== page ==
1. Interlaken is indeed beautiful. It’s definitely worth walking the extra four blocks from the terminus of the 10 at 15th & Galer.

      1. Maybe we should extend the 10 down Galer to 19th? Then depending on where you are on 19th you can walk to the 10, the 43, or the 11, and not have to climb the hill in any case.

      2. Actually, I was thinking of that earlier. Extend the 10 east to 19th and south to Madison. That would be the cheapest way to keep service on 19th.

      3. I’m not sure a one-way couplet from Pine to Galer is particularly efficient, but considering half of the 10’s walkshed north of Aloha is gobbled up by Volunteer Park…

    2. The whole idea of walking from 15th to 19th and back again is great if you have mobility and don’t mind the hill. If you can’t traverse the hill, you’ll use bus service on 19th.

      1. If you can’t traverse the “hill” from 19th to 15th, I don’t see how you can traverse the grade from any 12 stop downtown to any N-S street. That’s much steeper.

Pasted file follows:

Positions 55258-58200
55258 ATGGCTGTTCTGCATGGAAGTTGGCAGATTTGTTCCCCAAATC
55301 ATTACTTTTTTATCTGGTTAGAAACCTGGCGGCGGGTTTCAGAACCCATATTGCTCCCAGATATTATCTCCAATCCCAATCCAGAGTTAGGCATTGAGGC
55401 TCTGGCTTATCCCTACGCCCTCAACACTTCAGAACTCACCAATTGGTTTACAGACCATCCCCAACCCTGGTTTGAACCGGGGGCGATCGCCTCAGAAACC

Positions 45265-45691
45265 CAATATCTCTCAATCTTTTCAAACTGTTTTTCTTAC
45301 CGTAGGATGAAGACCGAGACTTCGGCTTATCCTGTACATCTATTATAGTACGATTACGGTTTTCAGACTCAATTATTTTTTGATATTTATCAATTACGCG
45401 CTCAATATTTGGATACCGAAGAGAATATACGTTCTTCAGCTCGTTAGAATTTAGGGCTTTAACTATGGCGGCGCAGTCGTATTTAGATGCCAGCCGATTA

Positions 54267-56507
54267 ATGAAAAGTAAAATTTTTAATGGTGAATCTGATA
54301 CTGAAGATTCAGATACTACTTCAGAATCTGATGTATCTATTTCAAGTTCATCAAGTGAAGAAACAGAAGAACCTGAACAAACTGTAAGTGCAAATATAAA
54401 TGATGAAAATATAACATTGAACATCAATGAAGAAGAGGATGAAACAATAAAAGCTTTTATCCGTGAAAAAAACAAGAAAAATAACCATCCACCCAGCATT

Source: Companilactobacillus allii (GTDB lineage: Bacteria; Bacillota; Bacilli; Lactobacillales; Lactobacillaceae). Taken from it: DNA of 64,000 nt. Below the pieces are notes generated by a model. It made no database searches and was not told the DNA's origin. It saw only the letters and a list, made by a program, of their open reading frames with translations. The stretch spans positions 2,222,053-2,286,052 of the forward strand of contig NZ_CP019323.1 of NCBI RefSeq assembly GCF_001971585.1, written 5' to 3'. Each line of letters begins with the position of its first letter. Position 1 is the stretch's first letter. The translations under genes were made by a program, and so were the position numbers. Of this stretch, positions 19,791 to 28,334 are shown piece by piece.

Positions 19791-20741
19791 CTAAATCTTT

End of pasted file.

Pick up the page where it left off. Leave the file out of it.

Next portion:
2. Bruce doesn’t recognize the existence of people with mobility problems. I know, I know, that’s what Access is for, blah blah blah, but if you have a concentration (senior housing, disabled housing, clinics & hospitals, etc.) it justifies a bus. It should be way less frequent, but skeletal service for social equity is a good thing. We had the same discussion awhile back about the 2. People cried “why oh why does it run only 2 blocks parallel to the 12?” The answer is, “because Virginia Mason needs front door service.” We can’t be so obsessed with abstract notions of a perfect grid and stop spacing that we ignore realities of what institutions or neighborhoods have concentrations of mobility-impaired people, and we can’t stress productivity to such an extreme that we lose all social equity. I think we have gone too far in the equity direction, but we shouldn’t lose it altogether.